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5 Pieces of Gun Advice That Are Way Off Target

By Ken (Guns & Ammo 2Uploaded by ShakataGaNai) [CC-BY-2.0], via Wikimedia Commons

Some advice is better then others. Here are five pieces of gun advice that could have been better.

There is always that one guy. You’ve seen him. He hangs out at the local gun store. He’s constantly at the range. He’s a member of the gun club down the road. He always has a bit of advice for new and old shooters alike; something that was passed down to him from his father, uncle or the last instructor he worked with.

He wants to make sure he shares his knowledge. But how good is it? Is it accurate for the modern world? Is it exaggerated? Did he make it up to sound gun-smart?

Now to be fair, there are a lot gun aficionados who have good advice. There are things they have learned over the years that could help you from making the same mistakes. They all mean well, but sometimes the advice is not so good. Ok, it’s downright bad. Some “tips” might just get you killed. Being able to distinguish the good, from the bad, from the dangerous is sometimes harder then one might think.

Here are five of some of the worst pieces of advice that has been circulated.

  • “When someone is breaking in, just rack the shotgun slide. When they hear that sound, they will run off in fear.” 

    I am very surprised this one is still being perpetuated. While in theory this is something we would all prefer, it can go terribly wrong. What if the intruder doesn’t hear it? What if they don’t care? They could be high on drugs or just that determined. I would hope this is not your only home defense plan. Are you ready to take the next step if they don’t run?

  • “You don’t need/shouldn’t use an AR-15 for home defense. A shotgun is better because it won’t penetrate a wall.”  

    This is just another shotgun rumor being spread around, and it is just not true. Bird shot, buckshot, or slugs will all penetrate drywall. There are many ballistics test videos on YouTube showing this. Always know your target and what’s behind it. Besides, not everyone in the household can use a shotgun. They are big, heavy and have a lot of kick. An AR-15 is lighter, easy to operate and control, and has less recoil.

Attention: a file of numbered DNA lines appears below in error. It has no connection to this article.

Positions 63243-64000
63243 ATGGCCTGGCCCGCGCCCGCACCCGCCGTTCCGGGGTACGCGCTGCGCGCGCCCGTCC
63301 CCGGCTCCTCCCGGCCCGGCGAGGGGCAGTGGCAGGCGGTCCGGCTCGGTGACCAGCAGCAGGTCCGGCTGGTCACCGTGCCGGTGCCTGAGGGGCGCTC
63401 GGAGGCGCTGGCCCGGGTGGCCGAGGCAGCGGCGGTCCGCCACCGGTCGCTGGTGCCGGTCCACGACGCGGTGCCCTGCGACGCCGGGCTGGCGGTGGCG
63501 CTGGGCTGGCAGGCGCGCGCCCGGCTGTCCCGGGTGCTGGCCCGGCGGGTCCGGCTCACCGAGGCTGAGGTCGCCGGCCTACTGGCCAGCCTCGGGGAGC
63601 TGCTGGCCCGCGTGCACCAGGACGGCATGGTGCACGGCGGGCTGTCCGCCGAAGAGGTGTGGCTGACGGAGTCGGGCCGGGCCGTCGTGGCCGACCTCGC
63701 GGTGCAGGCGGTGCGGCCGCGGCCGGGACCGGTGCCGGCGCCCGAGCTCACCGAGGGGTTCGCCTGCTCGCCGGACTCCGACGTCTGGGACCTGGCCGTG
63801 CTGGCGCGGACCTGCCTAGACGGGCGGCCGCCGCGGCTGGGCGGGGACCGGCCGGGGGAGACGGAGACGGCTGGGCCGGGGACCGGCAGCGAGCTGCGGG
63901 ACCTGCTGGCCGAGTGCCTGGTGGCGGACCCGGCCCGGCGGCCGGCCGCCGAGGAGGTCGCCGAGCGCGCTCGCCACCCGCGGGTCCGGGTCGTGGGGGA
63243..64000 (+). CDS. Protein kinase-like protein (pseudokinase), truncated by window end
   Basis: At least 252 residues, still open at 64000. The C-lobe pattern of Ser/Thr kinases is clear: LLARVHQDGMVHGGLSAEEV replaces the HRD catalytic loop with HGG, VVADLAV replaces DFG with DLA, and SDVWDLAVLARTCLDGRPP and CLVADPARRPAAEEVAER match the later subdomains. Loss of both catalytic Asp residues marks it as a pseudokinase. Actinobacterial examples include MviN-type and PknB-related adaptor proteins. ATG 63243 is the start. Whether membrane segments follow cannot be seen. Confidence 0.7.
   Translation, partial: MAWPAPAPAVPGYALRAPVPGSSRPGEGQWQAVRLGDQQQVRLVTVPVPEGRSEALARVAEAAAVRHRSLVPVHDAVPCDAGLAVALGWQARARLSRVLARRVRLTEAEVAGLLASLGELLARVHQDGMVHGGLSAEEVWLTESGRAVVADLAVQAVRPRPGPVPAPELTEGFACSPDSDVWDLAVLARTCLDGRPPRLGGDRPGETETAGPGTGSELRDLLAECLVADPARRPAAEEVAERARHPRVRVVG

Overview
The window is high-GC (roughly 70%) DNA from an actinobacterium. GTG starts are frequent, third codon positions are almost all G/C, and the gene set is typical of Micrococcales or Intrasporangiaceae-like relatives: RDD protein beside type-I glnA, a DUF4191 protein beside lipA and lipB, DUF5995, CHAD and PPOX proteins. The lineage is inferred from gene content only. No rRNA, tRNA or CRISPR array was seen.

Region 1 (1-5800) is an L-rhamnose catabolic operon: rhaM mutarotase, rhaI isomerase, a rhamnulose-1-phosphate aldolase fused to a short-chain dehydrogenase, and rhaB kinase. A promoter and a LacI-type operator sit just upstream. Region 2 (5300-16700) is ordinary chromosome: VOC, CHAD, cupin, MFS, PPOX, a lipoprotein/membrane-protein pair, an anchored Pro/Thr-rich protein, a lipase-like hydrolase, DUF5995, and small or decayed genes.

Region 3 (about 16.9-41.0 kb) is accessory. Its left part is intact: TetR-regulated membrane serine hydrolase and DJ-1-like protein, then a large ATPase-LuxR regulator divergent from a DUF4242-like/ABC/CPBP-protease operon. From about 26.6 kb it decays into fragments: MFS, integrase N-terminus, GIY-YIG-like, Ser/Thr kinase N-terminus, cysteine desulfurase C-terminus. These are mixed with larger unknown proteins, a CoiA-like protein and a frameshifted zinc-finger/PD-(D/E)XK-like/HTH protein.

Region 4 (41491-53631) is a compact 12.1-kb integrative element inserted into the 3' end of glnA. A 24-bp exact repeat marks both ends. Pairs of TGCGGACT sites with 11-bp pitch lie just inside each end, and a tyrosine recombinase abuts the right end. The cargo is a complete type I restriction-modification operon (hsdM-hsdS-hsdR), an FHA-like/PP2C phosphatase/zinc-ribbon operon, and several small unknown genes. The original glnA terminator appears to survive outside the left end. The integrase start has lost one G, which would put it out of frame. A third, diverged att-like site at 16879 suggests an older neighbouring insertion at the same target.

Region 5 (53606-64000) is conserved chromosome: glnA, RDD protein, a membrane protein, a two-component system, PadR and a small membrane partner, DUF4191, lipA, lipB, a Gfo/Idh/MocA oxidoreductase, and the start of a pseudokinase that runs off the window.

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  • “Don’t use hollow point rounds. If you go to trial, they will use that against you.” 

    While none of us want to have to use our firearm to defend ourselves, the reality is there may come a day when we need to. Unfortunately, whether we use hollow point rounds or not, that is not the only thing the prosecutor will focus on. Besides, if law enforcement uses them, that’s good enough for me. A good defense lawyer could even argue that point.

  • “Drag the body inside before calling the police.” 

    We’ll have to assume someone was obviously shot in this scenario. I’ve heard this one more than once in various discussions/arguments/classes (thankfully the instructor never said it). Not only is this a bad idea, it’s illegal. That is tampering with evidence and can get you in a lot more trouble with the police. If you have to defend your home, leave everything as it is and call the police. Let them sort it out later. Besides, no matter how well you think you covered it, they will know.

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  • “Never carry with one in the chamber/under the hammer.” 

    My response to this is always, why? I have heard many answers. “That way if you accidentally pull the trigger/drop it, it won’t go off,” “It’s illegal in my state,” or “I want to be as safe as I can, so I will just rack one into the chamber when I need it.” All of those are fallacies. First off, don’t put your finger on the trigger until you are ready to fire. Yes, some older revolvers and early striker-fired pistols could possibly go off if one was in the chamber, but modern pistols are designed not to discharge. Since most revolvers are not percussion cap fired any longer, it has less of a chance of happening. As for getting ready before it’s needed, I wonder if those people have ever run a Tueller Drill. With someone coming at you, you won’t have time to get your pistol ready.

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As you can see, there are all kinds of advice from all kinds of people. It’s up to you to research and find out what is true or not. Believing bad advice can cause you more trouble than you need. Be smart about your guns.

Have you ever been given some bad advice? We would love to hear it. Please share below.

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5 Pieces of Gun Advice That Are Way Off Target